“Even when it rained, people were loving it…” Why Mixed Salad at McGruders will live long in the memory
There have been plenty of daytime soirees in Dublin’s clubbing history, but few linger in the memory better than Mixed Salad at McGruders on Thomas Street, which grew from a private Sunday sesh into a multi-storey jamboree for more than 600 party people over the space of a couple of years.
The brainchild of the late Al Keegan, who sadly passed away last week, Mixed Salad’s relationship with McGruders actually ended on this day (3 April) 12 years ago, as the pub’s management decided to take the infamous bank holiday parties in a ‘new direction’, as a Boards.ie post from the time put it.
“I can’t say I’m not disappointed that this decision has been made in a time that sees the venue busier than ever,” the post read. “It’s just a shame we won’t be around to watch it flourish.”
McGruders would close its doors less than two years later, a victim of the economic downturn – and to this day, the business lies idle.
But for a few glorious years, it was one of the hottest spots in town – the perfect blend of venue (the legendary beer garden), music (Dublin’s best homegrown talent) and atmosphere.
“When we first started out with the parties, I purposely set out for just a party for my mates,” Keegan told YNTV a few years back (check the YouTube link below for the full video).
“I didn’t do any posters for it on purpose, because I didn’t want to sell it out to the general public. But within three or four weeks of doing the parties, we had 300 people in the garden.”
The name Mixed Salad, he explained, came from longtime sparring partner Al Kennington.
“When we were starting the garden parties, I explained to Al ‘we’re doing this party, it’s going to be awesome, just a couple of heads. We’ll have it outdoors, it will be brilliant, we just need a name for it, you know, a summery kind of buzz’.
“We were sitting in Stephen’s Green, chatting and having a laugh, and he came up with Mixed Salad. It was perfect, it was summery and it played on DJs mixing records, it played on the summer, it played on everything.”
Prior to Mixed Salad, McGruders had been used for a summer’s worth of electronica-themed barbecue events, under the Ice9 banner, but it was under Keegan and co that the venue came into its own – particularly for the first St Patrick’s Day party, which opened up the whole venue for the first time.
“Because McGruders had so many rooms, we decided to open up the whole place,” Keegan explained. “We took on a whole lot of other DJs, we had visuals, we jazzed the place up a bit.
“It was just a pub on Thomas Street, so we had to make it something that resembled a club. […] It wasn’t just a pub when we were finished with it.”
The decision was even taken to play chart music and 80s hits in the main bar area, to appeal to those interested in more than just 4/4 beats.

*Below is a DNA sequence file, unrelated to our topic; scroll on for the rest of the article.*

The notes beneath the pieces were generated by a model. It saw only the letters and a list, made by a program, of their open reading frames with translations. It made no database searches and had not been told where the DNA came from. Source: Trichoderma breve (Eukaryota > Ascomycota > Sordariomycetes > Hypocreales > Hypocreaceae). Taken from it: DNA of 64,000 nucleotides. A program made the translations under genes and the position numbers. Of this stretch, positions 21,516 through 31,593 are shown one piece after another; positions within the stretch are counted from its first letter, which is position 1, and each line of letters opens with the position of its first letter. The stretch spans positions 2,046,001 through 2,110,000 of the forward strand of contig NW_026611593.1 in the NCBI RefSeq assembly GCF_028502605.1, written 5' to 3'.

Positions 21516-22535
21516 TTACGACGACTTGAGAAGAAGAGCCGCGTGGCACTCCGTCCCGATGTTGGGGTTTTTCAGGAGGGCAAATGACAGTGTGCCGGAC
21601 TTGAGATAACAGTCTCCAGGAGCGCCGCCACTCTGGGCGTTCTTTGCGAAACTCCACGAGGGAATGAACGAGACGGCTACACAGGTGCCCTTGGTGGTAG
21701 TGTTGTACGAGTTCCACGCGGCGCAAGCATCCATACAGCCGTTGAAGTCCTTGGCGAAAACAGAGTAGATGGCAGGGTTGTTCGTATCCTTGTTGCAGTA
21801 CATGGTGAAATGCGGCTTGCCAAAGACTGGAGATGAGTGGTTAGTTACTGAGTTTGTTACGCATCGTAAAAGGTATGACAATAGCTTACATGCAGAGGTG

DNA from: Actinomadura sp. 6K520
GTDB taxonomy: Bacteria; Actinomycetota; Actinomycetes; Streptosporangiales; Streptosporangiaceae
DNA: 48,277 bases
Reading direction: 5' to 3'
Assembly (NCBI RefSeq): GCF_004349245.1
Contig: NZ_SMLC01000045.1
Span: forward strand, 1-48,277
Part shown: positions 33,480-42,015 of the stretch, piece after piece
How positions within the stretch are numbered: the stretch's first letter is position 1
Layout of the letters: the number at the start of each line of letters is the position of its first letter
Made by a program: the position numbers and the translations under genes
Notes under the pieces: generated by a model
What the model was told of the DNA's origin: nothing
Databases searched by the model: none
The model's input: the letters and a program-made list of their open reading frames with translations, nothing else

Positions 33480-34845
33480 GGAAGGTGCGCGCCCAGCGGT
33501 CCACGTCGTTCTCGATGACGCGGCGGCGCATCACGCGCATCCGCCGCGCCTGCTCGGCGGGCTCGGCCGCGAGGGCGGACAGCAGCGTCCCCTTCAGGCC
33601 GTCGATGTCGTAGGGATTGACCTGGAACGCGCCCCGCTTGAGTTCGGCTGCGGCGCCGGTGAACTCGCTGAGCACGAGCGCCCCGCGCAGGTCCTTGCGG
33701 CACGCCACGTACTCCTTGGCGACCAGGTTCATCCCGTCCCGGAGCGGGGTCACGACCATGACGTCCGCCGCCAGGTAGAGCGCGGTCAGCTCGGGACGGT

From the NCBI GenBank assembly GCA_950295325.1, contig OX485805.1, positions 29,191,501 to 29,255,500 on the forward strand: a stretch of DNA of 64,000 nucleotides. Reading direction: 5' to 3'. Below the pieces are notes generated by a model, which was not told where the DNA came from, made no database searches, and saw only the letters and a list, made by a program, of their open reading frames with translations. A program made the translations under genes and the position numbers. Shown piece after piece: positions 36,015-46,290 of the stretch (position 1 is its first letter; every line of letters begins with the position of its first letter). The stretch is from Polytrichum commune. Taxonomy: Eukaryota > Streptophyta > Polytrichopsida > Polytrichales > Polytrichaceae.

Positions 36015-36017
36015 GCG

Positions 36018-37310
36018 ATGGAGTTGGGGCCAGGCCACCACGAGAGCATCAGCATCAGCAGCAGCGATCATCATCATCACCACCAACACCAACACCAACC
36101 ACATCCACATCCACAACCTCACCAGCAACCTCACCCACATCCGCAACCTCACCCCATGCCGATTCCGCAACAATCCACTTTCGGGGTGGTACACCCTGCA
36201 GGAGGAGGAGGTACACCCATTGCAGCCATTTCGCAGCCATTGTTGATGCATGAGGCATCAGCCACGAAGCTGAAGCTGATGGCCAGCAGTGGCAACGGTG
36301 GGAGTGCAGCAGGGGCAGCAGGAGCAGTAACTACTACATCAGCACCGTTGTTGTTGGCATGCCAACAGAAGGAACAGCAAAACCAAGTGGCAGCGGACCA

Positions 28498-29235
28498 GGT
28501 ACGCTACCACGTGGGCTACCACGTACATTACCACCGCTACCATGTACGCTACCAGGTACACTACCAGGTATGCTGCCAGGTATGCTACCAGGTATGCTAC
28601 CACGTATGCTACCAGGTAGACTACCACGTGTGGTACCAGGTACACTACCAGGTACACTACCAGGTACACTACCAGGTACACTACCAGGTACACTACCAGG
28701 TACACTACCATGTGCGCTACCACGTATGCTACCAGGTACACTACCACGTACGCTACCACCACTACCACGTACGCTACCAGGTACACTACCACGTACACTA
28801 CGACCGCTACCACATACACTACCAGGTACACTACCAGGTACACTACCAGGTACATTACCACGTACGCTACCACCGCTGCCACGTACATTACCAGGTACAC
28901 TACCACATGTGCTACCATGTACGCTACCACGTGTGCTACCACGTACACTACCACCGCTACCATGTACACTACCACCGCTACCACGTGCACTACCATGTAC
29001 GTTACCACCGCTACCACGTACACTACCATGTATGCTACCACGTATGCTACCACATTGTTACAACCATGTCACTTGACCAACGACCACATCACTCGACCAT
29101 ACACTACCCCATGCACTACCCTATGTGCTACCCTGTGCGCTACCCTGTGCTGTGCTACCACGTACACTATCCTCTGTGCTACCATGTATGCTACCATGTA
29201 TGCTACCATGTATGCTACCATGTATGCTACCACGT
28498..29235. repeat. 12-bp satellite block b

“We injected elements into the party for people that were into more than just house or techno.”
The DJs and artists that graced the stage at one of Mixed Salad’s many events was a who’s who of Dublin’s finest: people like Matador, Philth, Deadbots, Calvin James, Simon F, Nic James, Arveene, Barry Redsetta, Sourcecode, Eddie Brennan, and of course Keegan himself, often taking over the ones and twos for the final set of the night.
“It was never considered to bring in DJs from anywhere else. There’s enough talent in Dublin to play for 20 hours – this was ten hours, and it was about giving all the collectives a shot. […] Because it was Sunday daytime, we could get everybody down. That was the beauty of it.”
Of course, Mixed Salad’s appeal was always likely to draw attention from unwanted sources, and in the interview Keegan recalled a particularly troublesome local, whose intervention led to the party being moved strictly inside for several events.
“The biggest hassle was in the first year or maybe two years when we were just in the garden,” he explained. “I wouldn’t call her an auld one, because she was mid-30s. She just hated the music; she lived locally.
“I think she was the biggest hassle we ever had, calling the Gards and all sorts of stuff. So we had to finish with the garden in the end, because of her.”
The last Mixed Salad at McGruders took place on Sunday March 16, 2008, with a whopping 25 DJs across three different rooms. Needless to say, the venue was full to bursting by teatime… a giant leap for what was once a modest Sunday session.
Such was the legacy of Mixed Salad, that it was only fitting that despite the coronavirus lockdown, Al Keegan’s face was projected onto the side of the now-abandoned McGruders last weekend.
It was a fitting tribute to an enigmatic individual who could even turn an ‘old man’s pub’ in Dublin’s Liberties into the centre of the musical universe. As he put it himself, “I had some of the best days of my life in that garden. Everybody would stay in on Saturday nights to keep themselves ready to go to McGruders on the Sunday.
“There was nothing in Dublin like that, it was like something from Ibiza. It was outdoors, people were cool, the music was right, everybody was just buzzing off it.”
RIP Al Keegan, and thanks for some epic memories. 🙂